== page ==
I’ve recently spent some time taking a look at Documentum’s WSF (Web Services Framework).
New with 5.3, the WSF provides a mechanism for exposing BOF (Business Objects Framework) SBO’s (Service-Based Objects) as web services. This can provide a loosely-coupled way for other applications, regardless of their underlying platform, to work with Documentum.
The WSF is based on Apache Axis. Running the WSF installer installs Axis as a web application on a supported web application server, the DFC (Documentum Foundation Classes), and an encryption key.
Deploying an SBO as a web service
Exposing an SBO as a web service through the framework is pretty easy. The high-level process is:
- Develop the SBO;
- Package the SBO as you normally would according to BOF 2.0 deployment rules (i.e., separate your interfaces and implementation classes into two separate JARs);
- Use DAB (Documentum Application Builder) to create a new Module in a docapp and specify that the module should be a web service;
- Export the new version of the ws.war (created by the previous step), patch it with the URL to your WSF web application, and deploy it to your application server. (This is all covered in the
WSF Development Guide).
As long as the interfaces don’t change you can simply check in new versions of the SBO via DAB when you need to make updates. If your interfaces change you have to repeat all of the steps so that the WSF web app will have the updated WSDL. (WSDL is XML that Eclipse or other tools use to automatically generate the client-side proxy classes against which you’ll code your client app).
You’ll want to check the WSF Development Guide for tips on how to make your SBO perform well as a web service. It may not be practical or preferred to simply take all of your existing SBO’s and use them as web services as-is.
When it is time to move content to or from the repository you have two choices for how that content is handled: Base64 or Documentum’s Universal Content Facility (UCF). There are other standards being worked for how to handle attachments with web services, but for now, these are your choices if you’re sticking to WSF out-of-the-box. When you deploy your SBO, both transfer mechanisms are automatically added to your service.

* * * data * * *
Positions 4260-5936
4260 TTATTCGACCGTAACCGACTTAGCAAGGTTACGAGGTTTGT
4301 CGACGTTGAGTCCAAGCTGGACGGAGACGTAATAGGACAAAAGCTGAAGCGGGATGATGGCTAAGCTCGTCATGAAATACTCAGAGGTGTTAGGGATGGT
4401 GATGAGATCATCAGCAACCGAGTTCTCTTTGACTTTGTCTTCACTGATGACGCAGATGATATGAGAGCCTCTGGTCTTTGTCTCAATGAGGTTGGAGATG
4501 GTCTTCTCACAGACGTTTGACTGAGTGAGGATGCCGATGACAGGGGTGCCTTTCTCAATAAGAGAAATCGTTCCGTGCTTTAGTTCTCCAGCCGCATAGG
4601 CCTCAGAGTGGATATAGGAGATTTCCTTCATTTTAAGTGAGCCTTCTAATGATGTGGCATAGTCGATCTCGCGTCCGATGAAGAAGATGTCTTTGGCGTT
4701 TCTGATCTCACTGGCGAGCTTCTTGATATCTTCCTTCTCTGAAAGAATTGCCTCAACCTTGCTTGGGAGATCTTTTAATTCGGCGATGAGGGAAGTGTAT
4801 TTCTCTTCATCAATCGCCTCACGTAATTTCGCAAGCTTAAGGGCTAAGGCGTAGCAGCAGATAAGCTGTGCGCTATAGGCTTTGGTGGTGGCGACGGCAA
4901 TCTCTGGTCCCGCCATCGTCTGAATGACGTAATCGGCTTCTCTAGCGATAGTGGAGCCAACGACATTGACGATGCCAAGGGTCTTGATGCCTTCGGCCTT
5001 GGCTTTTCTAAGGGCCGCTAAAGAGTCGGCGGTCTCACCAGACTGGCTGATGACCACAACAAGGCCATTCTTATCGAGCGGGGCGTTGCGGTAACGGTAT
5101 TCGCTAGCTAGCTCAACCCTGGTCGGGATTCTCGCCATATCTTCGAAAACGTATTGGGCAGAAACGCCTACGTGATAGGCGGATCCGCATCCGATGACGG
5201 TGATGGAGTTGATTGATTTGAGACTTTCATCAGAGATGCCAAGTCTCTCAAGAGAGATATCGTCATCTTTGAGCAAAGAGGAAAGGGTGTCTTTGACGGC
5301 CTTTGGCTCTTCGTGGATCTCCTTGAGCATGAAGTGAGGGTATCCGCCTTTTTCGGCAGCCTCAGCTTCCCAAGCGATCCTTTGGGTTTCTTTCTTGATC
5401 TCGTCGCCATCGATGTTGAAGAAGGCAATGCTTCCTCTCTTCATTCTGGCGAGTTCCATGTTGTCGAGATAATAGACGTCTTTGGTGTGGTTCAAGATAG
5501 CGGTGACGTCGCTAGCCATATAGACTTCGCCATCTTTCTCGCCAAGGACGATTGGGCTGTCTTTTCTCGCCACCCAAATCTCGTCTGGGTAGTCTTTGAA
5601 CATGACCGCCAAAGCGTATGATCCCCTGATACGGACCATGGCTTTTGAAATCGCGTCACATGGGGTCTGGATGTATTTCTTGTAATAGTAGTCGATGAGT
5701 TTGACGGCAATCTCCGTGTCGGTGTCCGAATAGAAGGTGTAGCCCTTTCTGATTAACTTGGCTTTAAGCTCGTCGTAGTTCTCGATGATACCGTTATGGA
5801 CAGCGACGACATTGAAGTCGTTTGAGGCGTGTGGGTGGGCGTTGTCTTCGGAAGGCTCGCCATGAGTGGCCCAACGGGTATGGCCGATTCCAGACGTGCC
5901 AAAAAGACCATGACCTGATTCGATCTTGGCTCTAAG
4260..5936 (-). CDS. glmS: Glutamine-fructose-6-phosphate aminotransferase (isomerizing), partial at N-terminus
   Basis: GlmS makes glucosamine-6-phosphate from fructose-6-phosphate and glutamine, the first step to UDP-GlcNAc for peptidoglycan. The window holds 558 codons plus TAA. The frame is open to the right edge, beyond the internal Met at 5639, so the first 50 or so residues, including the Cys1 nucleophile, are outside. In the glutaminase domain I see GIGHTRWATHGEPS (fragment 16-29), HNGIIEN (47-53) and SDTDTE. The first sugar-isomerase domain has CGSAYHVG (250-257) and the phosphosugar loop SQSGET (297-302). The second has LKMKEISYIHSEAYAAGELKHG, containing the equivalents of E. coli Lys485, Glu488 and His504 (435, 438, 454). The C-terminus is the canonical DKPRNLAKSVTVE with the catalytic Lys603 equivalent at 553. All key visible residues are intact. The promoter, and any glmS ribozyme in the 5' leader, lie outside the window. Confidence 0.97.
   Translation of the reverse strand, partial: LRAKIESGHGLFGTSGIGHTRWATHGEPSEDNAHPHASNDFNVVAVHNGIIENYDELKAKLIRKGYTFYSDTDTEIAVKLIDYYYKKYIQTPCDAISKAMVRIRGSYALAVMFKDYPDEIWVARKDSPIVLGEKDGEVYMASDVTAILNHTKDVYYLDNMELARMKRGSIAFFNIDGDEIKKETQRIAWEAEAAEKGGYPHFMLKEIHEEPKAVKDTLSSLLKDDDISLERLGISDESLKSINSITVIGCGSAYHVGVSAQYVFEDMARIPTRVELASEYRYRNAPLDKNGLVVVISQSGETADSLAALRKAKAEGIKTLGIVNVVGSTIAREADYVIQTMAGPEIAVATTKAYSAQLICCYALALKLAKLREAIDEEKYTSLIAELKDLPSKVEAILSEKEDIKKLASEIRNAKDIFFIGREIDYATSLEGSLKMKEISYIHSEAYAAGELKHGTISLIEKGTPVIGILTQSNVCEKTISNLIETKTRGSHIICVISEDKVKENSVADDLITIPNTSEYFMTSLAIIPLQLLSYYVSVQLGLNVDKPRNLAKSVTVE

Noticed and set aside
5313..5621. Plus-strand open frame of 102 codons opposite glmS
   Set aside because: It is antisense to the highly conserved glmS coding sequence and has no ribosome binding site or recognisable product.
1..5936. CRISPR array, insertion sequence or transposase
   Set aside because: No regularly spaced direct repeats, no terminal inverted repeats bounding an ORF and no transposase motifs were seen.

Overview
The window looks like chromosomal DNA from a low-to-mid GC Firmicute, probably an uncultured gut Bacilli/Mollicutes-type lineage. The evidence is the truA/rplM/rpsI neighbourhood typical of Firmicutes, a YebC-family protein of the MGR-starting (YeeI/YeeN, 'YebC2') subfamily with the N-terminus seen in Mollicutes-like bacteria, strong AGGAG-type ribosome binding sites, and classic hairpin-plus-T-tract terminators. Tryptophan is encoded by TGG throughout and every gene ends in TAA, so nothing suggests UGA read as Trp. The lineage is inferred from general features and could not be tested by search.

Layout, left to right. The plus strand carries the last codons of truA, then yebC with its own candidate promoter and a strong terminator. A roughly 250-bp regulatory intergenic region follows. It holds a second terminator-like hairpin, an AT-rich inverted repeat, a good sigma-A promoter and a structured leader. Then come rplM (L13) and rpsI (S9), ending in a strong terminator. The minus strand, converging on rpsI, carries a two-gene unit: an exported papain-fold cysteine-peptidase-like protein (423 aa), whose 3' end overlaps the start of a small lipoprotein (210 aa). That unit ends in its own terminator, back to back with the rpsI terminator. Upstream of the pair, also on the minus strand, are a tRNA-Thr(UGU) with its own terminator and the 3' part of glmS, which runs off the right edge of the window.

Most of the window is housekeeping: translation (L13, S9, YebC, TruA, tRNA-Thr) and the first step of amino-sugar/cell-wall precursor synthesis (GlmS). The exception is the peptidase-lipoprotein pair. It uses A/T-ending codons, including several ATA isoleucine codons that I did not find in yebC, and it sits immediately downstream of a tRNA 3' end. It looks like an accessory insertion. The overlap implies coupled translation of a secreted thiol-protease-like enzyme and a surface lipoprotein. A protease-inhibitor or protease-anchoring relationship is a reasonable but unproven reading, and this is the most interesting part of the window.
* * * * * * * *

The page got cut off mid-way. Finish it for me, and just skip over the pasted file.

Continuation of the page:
Base64 versus UCF
Base64 is the easiest to deal with but it may prove to be problematic for large attachments. The Base64 algorithm adds up to 33% to the size of the file and the encode/decode process can be expensive.
The WSF Development Guide has a .NET Base64 example but you should be able to get it working in Java with no problems. If you need help with the encode/decode step check out the dm-developer article referenced below.
UCF is a Java-based client application that is installed at run-time. It communicates with the WSF application server using servlets.
The WSF Development Guide provides a Java-based UCF example. Unfortunately, there are a few problems with it. First, there are some logic errors in the code. They aren’t major but you won’t be able to copy-and-paste, compile, and run without a couple of tweaks (the file name logic is bad, their web root doesn’t match the WSF default, and they use localhost which may or may not work in your case, depending on where you’ve installed the WSF).
Next, in order to initialize and work with the UCF you’ll need to make sure your classpath includes ucf-installer.jar which can be found in the root of the ws.war file.
The last issue is something I haven’t resolved yet. The sample UCF program calls a method that imports content followed by a method that exports content. For some reason the first call to the service works, but subsequent calls within the same program cause the program to hang. The problem occurs whether you are doing an import or an export and regardless of order. I’ve tried re-initializing the UCF and I’ve tried lengthening the session timeout but neither have worked. When you run an export or an import by itself, it works great. It’s when you try back-to-back UCF invocations that the hang occurs.
All services, all of the time?
If you wanted to use web services as the primary interface between other enterprise applications and the Documentum repository, you’d have to write your own SBO’s to provide even a basic set of “library services”–none are available out-of-the-box. That’s something Documentum ought to provide and they are promising to do so in a future release.
Of course you could always write your own web services layer that wouldn’t rely on SBO’s and would deal with attachments in whatever way worked best for your situation.
- Download and install the Web Services Framework from Documentum.
- Read the WSF Development Guide.
- Download and install Apache Axis to get a feel for the underlying framework.
- If you are new to working with web services in Eclipse, work through this evaluation guide.
- If you need help with the Base64 code/decode step, read the end of this article at dm-developer.